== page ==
A Separate Peace Analysis
by John Knowles

A Separate Peace book cover
Start Your Free Trial

Download A Separate Peace Study Guide

Subscribe Now

Historical Context

(Novels for Students)

American Feelings about War
Although first published in 1959 in England, A Separate Peace is about an earlier period, specifically the early 1940s when United States had declared its involvement in World War II. It must be remembered that World War II brought out enormous patriotism in most Americans, whether they were actually working in war-related jobs, engaged in combat, or neither. While intelligent adolescents such as Gene Forrester and Hadley Brinker in A Separate Peace might have mixed feelings about being drafted or enlisting in the war, shirking responsibility (in other words, draft dodging) was virtually unthinkable. Elwin "Leper" Lepelher, a major character in Knowles's novel, enlists in the war and does go AWOL (absent without leave). However, although he is often a sincere, sympathetic character, he does not ultimately emerge a hero.

It is also worth remembering that when A Separate Peace was first published in the United States in 1960, the Korean War had been over for about seven years, and American involvement in the War in Vietnam had not yet escalated to horrific proportions. There was little protest over compulsory enrollment in the military—the draft—or the U.S.'s role in Vietnam in the early 1960s. As U.S. involvement and troop movement escalated after 1965, however, public support for the war diminished and many young antiwar protesters responded by burning their draft notices. Thus, while numerous critics submitted scholarly articles on Knowles's novel throughout the 1960s, by the end of the decade, the book was being considered in light of the devastation that the Vietnam War had wrought.

Interestingly, left-wing and conservative critics praised A Separate Peace in different ways. The former found its antiwar sentiments appropriate and timely, particularly in light of what they perceived as the threat of atomic warfare. Yet right-wing reviewers also liked the book, often commending its treatment of original sin and redemption.

Education and Adolescence in the 1960s
Many of the young people of the 1960s grew up in a different atmosphere from the youth of today. After the Soviet launch of the Sputnik satellite in 1957, education was beginning to be emphasized as important not only to individual success but to the success of the nation. Not only were new teaching methods and standards being put into place, but the federal government began taking a greater role in funding and setting policy for education. College enrollment soared, as young people saw higher education as providing a chance to get ahead in life. Nevertheless, there were many problems with the educational system. Segregation persisted in many areas and opportunities were limited for women.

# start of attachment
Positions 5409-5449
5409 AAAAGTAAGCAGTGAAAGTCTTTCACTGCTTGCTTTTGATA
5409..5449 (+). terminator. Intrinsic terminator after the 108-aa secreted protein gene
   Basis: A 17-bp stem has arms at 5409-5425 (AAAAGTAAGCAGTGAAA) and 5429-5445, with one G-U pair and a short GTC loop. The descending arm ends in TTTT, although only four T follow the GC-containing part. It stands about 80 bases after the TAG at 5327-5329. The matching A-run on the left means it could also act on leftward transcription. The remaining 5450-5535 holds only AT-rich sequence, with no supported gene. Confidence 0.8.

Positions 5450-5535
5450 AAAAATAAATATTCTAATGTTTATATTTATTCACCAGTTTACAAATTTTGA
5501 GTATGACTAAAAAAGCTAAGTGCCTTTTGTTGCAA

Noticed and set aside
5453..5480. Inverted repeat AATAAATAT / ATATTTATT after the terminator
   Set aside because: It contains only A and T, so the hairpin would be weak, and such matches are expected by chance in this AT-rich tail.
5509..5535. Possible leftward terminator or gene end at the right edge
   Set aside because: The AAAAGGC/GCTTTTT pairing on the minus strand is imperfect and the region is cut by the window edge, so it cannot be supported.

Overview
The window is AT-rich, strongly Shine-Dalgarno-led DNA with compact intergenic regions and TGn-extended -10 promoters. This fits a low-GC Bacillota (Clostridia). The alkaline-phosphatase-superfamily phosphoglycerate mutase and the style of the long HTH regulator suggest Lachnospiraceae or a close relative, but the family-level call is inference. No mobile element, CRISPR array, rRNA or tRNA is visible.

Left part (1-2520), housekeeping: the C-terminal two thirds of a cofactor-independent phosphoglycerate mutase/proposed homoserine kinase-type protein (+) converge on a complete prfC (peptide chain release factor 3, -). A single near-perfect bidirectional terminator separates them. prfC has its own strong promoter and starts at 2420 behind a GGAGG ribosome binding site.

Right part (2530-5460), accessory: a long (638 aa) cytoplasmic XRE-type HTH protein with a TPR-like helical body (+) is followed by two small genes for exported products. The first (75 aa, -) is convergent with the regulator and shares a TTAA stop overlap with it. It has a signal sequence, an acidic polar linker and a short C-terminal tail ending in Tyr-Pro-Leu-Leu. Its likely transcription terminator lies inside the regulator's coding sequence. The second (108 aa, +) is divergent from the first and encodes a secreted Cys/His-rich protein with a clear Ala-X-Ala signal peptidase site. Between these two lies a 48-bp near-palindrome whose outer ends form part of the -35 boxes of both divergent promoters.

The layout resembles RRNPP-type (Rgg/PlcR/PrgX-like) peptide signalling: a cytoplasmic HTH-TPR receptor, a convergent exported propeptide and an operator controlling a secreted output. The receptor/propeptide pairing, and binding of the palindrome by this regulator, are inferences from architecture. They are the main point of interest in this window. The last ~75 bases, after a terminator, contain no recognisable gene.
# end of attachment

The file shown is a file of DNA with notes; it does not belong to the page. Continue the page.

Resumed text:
The all-white, male prep school of A Separate Peace was still thriving in 1960. It was seen as a student's best chance to get into the best private universities, so pressure to succeed could be great.

The culture of the young also came of age in the 1960s. When the first American edition of the novel appeared in 1960, the United States had its youngest elected president, John F. Kennedy, who at the age of forty-three had defeated Vice President Richard M. Nixon by a margin of only 113,000 votes out of more than 69 million cast. The children of the "Baby Boom"—the large population surge that began after World War II—were adolescents. As the decade progressed and the Baby Boomers reached college, they became an increasingly vocal part of American politics and culture. Brought up in prosperity and peace, these children questioned the morality and authority of their parents' generation and pursued individual fulfillment. Their search for meaning and identity is reflected in Gene's narrative of his own adolescent years.


(Beacham's Guide to Literature for Young Adults)

The values that John Knowles emphasizes in A Separate Peace reveal his belief that an appreciation of nature's wonders is fundamental to a life of moral integrity and spiritual satisfaction. Consequently, the novel is set in the beautiful countryside of New...

(The entire section is 3,764 words.)